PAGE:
According to the latest statistics, there are an estimated 6 million pregnancies in the United States each year. Out of those, an astonishing 45% are unintended or unintentional pregnancies. An average American woman wants to have two children and will spend around three years trying to get pregnant, being pregnant, or postpartum. The rest of her reproductive life, which is around three decades, she will spend trying to avoid pregnancy.

Almost all women in the United States have or will use birth control at some point in their lives. Birth control is the best way to avoid unintended pregnancies and take better control of their lives. It is because of the popularity of birth control that there are so many options available in the market. However, not all of them are as effective for everyone or completely safe.

Finding the right birth control can be frustrating. That’s why our women’s health specialists at Natomas Family Practice in Sacramento, CA, have created a small guide with important details of various types of birth control to help you make an informed decision.

Intrauterine Contraception

Intrauterine contraception or IUD is long-term contraception that doesn’t require much maintenance and provides effective and lasting birth control. Choices include the Levonorgestrel Intrauterine System (LNG IUD), which is a small device inserted into the uterus by an experienced doctor and releases small amounts of the hormone progestin each day to prevent conception. The other option is the Copper T intrauterine device (IUD), which is a small “T”-shaped device that is also placed inside the uterus and can help prevent pregnancy for up to 10 years with less than 1% chance of failure.  

Hormonal Methods

Hormonal birth control is short-acting contraception that adjusts the natural estrogen or progestin levels in the body to reduce the chance of pregnancy. Common methods include implants under the skin that release progestin in the body for three years, progestin injections administered every three months, oral contraceptives (the pill!), hormone patches that release estrogen and progestin into the bloodstream, and the vaginal contraceptive ring. The failure rate ranges from 0.1% to 7%, with the implant being the most effective and the ring being the least effective.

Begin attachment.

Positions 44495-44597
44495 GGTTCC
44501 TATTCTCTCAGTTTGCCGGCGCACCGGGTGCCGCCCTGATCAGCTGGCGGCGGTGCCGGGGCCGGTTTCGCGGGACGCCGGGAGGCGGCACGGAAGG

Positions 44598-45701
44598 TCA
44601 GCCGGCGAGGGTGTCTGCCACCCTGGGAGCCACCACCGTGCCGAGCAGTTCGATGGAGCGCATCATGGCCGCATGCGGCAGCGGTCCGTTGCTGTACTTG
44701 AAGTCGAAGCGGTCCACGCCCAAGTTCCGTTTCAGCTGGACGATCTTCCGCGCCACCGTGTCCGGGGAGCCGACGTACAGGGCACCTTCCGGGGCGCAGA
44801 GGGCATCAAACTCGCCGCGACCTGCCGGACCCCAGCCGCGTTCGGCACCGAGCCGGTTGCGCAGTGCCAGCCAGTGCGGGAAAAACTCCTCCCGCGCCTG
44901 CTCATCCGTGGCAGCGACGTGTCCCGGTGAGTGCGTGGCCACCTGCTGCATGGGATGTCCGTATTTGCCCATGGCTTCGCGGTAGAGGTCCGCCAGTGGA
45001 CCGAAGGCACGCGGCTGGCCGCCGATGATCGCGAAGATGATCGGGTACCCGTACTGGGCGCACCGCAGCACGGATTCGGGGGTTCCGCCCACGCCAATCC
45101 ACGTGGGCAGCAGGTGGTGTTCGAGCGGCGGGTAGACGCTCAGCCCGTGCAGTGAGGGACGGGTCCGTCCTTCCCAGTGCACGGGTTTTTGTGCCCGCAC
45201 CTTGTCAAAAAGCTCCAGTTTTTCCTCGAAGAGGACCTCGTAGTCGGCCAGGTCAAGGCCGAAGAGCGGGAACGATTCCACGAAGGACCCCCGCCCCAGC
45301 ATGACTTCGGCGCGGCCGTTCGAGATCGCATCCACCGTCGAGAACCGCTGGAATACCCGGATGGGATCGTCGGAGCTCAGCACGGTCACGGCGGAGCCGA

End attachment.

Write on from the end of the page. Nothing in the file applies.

Barrier Methods

Barrier birth control methods are one-time contraceptives such as cervical caps, diaphragms, condoms, and contraceptive sponges that contain spermicide. They all work differently and can only be used one time to prevent the sperm from reaching the egg. These contraceptives don’t require a prescription and only work when used during intercourse. The condom can also prevent STIs and is the only birth control method to do so.

Emergency Contraception

In case you forgot to use a birth control method before intercourse or the birth control option you used failed to do its job, emergency contraception can be used to prevent pregnancy. There are two options for emergency contraceptives; emergency contraceptive pills that can be taken up to five days after having unprotected sex and copper T IUD, which must be inserted within five days of intercourse to prevent pregnancy. These methods should not be used regularly and should only be considered a plan B!

Permanent Birth Control

Permanent contraception includes two simple surgical procedures, one for males and one for females. Female sterilization or tubal ligation involves getting the fallopian tubes closed to make sure the sperm does meet the egg for fertilization. Male sterilization or vasectomy prevents the sperm from being released by sealing the tubes that carry them. The process is irreversible but does not impact the sexual function of males or females.

Choosing the Right Birth Control Option

Before you decide which birth control method to choose, it is important to consult with an experienced family physician to discuss your options and your health status.

Book an appointment with the leading family healthcare specialists in California at Natomas Family Practice for more information!